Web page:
On Friday, the Colorado Independent Ethics Commission issued a revised position statement on "gifts of travel" to state and local employees who are subject to Amendment 41. The statement clarifies the application of the Amendment 41 gift ban to travel payments for covered individuals. It replaces the Commission's previous "gift to the state" approach to travel grants, which Ethics Watch had criticized as too lenient. In 2009, Ethics Watch sued the IEC over its approval of a privately-funded trip to Turkey for state legislators. Although the Denver District Court refused to rule on the merits of the Commission's advisory opinion in that case, Friday's IEC opinion abandons the old approach for one that starts with the language of the state constitution.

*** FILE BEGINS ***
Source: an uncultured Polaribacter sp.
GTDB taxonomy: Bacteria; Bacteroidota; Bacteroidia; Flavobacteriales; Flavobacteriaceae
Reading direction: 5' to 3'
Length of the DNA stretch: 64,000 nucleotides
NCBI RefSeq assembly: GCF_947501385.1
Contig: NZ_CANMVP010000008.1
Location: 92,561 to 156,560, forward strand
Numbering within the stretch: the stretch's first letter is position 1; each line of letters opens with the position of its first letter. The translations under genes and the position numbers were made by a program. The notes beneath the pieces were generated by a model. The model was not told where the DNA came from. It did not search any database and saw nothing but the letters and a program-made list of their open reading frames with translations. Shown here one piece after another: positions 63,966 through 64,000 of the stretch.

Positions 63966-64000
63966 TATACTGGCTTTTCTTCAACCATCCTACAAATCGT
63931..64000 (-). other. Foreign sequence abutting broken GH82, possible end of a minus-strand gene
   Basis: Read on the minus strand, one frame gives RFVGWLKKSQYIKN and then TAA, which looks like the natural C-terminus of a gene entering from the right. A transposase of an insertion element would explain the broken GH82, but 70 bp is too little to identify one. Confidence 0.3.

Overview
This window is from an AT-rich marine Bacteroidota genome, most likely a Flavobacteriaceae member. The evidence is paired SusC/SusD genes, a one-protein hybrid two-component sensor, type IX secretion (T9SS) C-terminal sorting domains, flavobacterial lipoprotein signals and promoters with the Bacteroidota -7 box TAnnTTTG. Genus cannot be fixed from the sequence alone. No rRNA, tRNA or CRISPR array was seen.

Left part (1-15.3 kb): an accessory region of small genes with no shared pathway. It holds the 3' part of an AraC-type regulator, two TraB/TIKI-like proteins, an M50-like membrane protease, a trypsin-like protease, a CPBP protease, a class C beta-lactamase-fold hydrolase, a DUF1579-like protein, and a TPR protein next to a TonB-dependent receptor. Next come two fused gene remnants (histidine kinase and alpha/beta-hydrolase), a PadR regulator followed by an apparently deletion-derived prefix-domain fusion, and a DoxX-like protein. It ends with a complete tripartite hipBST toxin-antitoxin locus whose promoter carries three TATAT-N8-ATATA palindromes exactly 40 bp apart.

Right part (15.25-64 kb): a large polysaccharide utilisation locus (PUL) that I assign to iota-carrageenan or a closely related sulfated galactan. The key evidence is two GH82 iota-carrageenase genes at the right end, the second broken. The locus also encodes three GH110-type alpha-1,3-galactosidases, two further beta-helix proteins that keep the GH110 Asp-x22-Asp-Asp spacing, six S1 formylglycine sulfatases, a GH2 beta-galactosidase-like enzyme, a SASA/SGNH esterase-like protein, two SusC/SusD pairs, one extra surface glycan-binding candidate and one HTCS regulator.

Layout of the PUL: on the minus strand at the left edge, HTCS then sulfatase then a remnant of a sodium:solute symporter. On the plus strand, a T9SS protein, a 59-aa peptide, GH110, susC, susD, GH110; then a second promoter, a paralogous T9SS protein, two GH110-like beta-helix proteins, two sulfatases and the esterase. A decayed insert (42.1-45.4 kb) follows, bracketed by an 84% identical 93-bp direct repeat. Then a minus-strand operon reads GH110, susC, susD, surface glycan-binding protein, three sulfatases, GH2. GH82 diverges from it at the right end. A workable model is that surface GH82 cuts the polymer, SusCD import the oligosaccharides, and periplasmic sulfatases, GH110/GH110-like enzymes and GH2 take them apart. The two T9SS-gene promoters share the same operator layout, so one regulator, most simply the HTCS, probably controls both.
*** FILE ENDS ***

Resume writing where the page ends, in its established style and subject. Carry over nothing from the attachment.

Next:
"The Ethics Commission deserves praise for accepting constructive criticism and rethinking its approach to this category of gifts," said Luis Toro, Director of Colorado Ethics Watch. "While we think the Ethics Commission went too far by considering travel paid for by the federal government to potentially violate the gift ban, we are happy that under the new approach, travel for legislators will not be approved unless it meets the tests spelled out in the state Constitution itself. For that, Colorado voters should be pleased."
More work remains for the Commission. Representatives of several state agencies urged the Commission to consider a streamlined process to give state employees certainty that travel requests that are approved under the ethics guidelines will not subject them to complaints later. Ethics Watch supports efforts to give covered employees even clearer guidance. "State employees deserve clear ethical guidance from the IEC. While this new opinion is a step in that direction, the Commission should consider issuing regulations with the force of law. Ethics Watch is committed to working with the IEC and other interested parties to make sure the IEC is successful in its mission to promote ethical conduct in state and local government throughout the state."